APOROSE (from Gr.
(C original; the rest after von Koch.) aporose corals, the only communication between the cavity of the edge-zone and the general cavity of the zooid is by way of the lip of the calicle; in the latter, or perforate corals, the theca is permeated by numerous branching and anastomosing canals lined by endoderm, which place the cavity of the edge-zone in communication with the general cavity of the zooid.
A large number of corals, both aporose and perforate, are colonial.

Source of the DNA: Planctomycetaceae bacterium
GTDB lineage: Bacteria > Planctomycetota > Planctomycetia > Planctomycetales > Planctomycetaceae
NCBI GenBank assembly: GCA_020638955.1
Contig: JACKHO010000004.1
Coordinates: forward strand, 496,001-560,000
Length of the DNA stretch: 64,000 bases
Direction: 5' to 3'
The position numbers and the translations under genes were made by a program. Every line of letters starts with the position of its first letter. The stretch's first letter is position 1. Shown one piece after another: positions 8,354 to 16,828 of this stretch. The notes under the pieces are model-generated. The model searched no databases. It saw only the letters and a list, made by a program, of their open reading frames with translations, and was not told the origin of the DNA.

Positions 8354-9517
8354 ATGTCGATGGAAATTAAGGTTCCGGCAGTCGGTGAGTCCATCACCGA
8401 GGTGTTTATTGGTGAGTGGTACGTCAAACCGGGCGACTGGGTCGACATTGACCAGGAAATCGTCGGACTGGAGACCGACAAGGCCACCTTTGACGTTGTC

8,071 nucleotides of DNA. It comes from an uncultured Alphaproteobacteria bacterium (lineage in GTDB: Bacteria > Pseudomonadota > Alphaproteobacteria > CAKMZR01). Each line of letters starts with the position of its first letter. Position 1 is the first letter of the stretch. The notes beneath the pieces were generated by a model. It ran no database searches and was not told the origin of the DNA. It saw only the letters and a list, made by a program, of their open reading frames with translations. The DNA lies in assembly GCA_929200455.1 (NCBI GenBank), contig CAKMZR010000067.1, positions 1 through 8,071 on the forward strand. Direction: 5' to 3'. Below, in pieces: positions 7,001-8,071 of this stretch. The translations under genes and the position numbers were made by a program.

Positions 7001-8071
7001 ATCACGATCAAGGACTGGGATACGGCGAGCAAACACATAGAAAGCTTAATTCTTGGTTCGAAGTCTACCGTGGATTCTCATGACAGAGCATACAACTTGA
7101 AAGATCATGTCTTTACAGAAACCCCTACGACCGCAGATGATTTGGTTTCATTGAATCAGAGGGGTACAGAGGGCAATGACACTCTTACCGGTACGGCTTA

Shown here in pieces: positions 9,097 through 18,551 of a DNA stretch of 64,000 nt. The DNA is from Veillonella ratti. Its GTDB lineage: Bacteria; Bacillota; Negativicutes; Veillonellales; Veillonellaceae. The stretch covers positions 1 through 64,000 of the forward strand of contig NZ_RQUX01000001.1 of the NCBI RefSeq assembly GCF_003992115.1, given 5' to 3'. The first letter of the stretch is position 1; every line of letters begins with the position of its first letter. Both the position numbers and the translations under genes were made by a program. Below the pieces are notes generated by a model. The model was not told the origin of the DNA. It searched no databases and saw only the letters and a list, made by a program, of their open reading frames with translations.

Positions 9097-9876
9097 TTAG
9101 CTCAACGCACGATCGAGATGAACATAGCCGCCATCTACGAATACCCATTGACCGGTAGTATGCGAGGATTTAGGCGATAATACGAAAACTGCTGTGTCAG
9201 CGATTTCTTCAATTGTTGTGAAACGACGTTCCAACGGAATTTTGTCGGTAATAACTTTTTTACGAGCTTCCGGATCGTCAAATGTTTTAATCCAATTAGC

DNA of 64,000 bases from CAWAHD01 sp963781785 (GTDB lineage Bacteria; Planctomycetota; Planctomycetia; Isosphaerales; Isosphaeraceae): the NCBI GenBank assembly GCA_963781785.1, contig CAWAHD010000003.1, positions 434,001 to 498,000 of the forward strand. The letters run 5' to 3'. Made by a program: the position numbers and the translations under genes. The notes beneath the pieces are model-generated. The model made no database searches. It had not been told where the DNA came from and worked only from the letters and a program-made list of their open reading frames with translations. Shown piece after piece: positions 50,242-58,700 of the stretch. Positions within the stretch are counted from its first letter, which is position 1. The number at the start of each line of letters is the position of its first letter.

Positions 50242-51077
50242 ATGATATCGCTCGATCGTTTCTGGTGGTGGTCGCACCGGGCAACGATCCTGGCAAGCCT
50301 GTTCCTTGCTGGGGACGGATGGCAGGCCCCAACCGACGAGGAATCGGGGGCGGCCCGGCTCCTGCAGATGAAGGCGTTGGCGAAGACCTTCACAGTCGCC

The trabeculae are united together by these thickened internodes, and the result is a fenestrated septum, which in older septa may become solid and aporose by continual deposit of calcite in the fenestrae.
The aporose corals, too, have a practically identical structure, their compactness being due to the union of the trabeculae throughout their entire lengths instead of at intervals, as in the Perforata.
- Branching or massive aporose corals, the calices projecting above the level of a compact coenenchyme formed from the coenosarc which covers the exterior of the corallum.
- Colonial branching aporose corals, with small calices sunk in the coenenchyme.
- Solitary and colonial aporose corals.
- Aporose, mainly colonial corals, massive, branching, or maeandroid.